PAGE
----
A hazardous waste cleanup can cost a homeowner anywhere from $20,000 to $100,000, Gulserian said. But in this case, the state will be footing the bill.

Some insurance policies set money aside for cleanups. After fire victims with those types of policies have rebuilt their homes, Gulserian said, the county will ask them for that money and pay it back to the state.

“We won’t take any money from them until the house is rebuilt,” he said. “We’re not here to make it tough for folks. We want to make it as easy as we can.”


For victims without insurance, the rebuild process can be daunting. Though they won’t have to pay for cleanup costs, replacing what’s been lost without insurance money can seem almost impossible.

The Federal Emergency Management Agency is offering individual assistance for those victims.

The agency will pay Sorenson, and the other county residents didn’t have fire insurance, $34,000 each to assist with costs associated with the aftermath of the fires.

“This very rarely happens,” Gulserian said. “It takes a lot of destroyed structures to qualify for FEMA assistance, but in this case we were piggybacked with the Napa and Sonoma fires.”

But $34,000 isn’t much for people who have lost their homes and possessions, Gulserian said. Many victims without insurance, he said, are also taking advantage of other sources of assistance.

The U.S. Small Business Administration is offering low-interest loans to victims of California’s recent wildfires, which Sorenson said he plans to take advantage of to help purchase a new mobile home.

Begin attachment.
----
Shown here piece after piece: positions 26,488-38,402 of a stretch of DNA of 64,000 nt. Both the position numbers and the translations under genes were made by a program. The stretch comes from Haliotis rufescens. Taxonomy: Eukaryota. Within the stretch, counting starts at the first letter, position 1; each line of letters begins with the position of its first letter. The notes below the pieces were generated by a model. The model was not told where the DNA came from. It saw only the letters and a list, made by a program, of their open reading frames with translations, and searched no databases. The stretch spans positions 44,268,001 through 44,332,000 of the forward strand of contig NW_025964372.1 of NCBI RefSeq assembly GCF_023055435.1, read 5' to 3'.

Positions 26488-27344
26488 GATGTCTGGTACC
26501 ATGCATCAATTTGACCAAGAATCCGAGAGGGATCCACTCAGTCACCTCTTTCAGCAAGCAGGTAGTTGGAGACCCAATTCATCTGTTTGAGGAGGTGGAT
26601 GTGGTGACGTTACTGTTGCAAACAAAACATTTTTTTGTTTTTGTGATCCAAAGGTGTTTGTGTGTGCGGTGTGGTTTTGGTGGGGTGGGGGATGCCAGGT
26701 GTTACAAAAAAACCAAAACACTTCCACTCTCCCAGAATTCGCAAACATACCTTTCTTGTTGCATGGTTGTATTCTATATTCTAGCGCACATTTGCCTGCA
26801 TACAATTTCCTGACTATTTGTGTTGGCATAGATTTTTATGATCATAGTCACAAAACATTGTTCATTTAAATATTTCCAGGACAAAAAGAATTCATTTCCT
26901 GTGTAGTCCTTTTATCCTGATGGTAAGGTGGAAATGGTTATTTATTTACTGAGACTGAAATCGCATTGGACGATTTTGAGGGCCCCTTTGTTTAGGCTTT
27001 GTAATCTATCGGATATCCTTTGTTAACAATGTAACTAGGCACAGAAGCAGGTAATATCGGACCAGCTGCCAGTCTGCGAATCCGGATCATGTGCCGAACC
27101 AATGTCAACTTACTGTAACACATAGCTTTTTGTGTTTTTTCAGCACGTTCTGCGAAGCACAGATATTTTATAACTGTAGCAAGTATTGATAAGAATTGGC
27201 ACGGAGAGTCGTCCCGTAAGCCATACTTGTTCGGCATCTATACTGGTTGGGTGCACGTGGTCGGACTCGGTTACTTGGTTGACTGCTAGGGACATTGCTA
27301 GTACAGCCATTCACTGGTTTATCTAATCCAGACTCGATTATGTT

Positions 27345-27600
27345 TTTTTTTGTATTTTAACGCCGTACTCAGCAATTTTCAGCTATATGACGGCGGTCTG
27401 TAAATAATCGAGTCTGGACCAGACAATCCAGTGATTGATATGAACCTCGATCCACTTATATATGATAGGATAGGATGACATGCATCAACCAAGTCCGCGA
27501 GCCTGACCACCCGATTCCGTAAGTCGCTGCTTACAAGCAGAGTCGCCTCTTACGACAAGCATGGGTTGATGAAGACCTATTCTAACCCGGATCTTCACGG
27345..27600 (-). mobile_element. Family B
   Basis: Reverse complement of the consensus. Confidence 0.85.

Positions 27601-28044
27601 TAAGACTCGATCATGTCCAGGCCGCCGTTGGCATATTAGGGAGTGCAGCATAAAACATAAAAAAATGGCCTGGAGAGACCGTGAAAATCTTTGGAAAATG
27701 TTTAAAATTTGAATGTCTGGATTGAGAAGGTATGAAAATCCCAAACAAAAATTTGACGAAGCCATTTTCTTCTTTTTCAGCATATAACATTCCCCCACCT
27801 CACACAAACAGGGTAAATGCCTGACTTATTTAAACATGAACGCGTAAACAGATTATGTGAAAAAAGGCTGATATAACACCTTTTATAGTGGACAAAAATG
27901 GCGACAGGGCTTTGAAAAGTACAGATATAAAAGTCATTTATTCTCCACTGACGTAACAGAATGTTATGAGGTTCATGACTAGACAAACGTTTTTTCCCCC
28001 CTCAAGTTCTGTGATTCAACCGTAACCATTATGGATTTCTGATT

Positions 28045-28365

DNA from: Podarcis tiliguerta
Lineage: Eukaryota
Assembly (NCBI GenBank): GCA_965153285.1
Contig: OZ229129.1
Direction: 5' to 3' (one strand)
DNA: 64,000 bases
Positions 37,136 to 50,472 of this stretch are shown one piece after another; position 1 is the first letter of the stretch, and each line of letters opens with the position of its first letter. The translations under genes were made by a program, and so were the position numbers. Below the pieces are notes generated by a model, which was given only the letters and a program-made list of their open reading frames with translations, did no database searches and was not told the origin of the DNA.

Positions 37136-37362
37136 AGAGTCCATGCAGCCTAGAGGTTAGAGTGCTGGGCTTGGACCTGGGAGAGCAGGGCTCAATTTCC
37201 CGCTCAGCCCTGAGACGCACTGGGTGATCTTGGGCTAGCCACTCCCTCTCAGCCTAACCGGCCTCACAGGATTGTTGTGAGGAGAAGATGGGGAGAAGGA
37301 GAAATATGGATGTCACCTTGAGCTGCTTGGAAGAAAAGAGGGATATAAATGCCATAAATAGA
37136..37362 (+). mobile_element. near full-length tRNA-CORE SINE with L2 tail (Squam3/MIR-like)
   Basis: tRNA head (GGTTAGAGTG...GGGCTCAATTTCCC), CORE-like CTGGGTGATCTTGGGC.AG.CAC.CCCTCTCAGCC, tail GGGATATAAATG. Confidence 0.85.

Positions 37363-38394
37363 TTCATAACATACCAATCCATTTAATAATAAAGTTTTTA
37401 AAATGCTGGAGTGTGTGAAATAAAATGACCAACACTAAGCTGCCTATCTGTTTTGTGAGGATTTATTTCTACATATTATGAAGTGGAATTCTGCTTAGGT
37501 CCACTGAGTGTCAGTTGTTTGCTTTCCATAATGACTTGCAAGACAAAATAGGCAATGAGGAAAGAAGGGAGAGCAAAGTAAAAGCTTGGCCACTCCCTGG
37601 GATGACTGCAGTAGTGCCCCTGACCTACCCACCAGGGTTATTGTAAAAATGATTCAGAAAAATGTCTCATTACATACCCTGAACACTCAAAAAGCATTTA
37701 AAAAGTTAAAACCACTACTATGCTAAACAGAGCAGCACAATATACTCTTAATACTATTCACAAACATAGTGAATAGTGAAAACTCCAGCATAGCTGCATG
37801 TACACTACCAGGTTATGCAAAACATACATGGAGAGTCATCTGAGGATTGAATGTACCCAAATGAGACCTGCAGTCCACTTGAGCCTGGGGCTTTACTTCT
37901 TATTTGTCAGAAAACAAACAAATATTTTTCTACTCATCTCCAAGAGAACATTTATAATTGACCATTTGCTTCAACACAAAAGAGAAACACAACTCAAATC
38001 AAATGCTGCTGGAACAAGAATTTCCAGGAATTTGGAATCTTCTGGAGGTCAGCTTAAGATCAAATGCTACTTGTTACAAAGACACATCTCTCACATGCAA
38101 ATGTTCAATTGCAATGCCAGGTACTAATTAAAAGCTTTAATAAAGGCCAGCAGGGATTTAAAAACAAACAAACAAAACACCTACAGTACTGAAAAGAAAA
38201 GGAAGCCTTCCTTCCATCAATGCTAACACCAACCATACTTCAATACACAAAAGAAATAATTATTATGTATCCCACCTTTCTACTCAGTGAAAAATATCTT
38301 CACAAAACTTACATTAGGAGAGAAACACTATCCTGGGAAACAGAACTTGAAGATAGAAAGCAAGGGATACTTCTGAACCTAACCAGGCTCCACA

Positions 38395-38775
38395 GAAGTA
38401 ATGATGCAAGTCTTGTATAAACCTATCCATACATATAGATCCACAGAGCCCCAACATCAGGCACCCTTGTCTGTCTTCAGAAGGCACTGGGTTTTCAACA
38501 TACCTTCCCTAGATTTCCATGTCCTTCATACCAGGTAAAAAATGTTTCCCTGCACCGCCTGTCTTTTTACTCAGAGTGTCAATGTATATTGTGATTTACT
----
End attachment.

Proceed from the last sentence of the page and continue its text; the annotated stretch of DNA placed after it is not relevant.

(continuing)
Chaplains with the Grass Valley Police Department have set up a community disaster response fund to assist Lobo and McCourtney fire victims.

A handful of county residents have applied to receive assistance from the fund, according to Sam Barter, a Grass Valley police chaplain. He encourages others who need help to apply.

Applications are available at the Grass Valley Police Department office or online at:

Communities around the state are in need of help in the aftermath of a devastating fire season, and many private relief efforts are aimed at the Napa and Sonoma areas, Barter said.

“We need to do something for the people in our own backyard,” he said. “That’s how this idea came about.”

Barter and others who are organizing the fund are now raising money in order to provide as much cash assistance as possible.

To donate, visit:

‘Silent heroes’

With his hands in his pockets, Sorenson looked out at a charred ridgeline in the distance, taking a pause from showing me through the burnt remains of his yard.

In the aftermath of the unthinkable, he’s gained a greater sense of gratitude for his community. The help he’s received has been nothing short of amazing, he said.

“It’s a community of silent heroes. There are people who didn’t even know anyone affected who want to help out, and neighbors I’ve never met,” he said. “I’m just going to have to go on with the help I’ve got. What else can I do?”

To contact Staff Writer Matthew Pera, email or call 530-477-4231.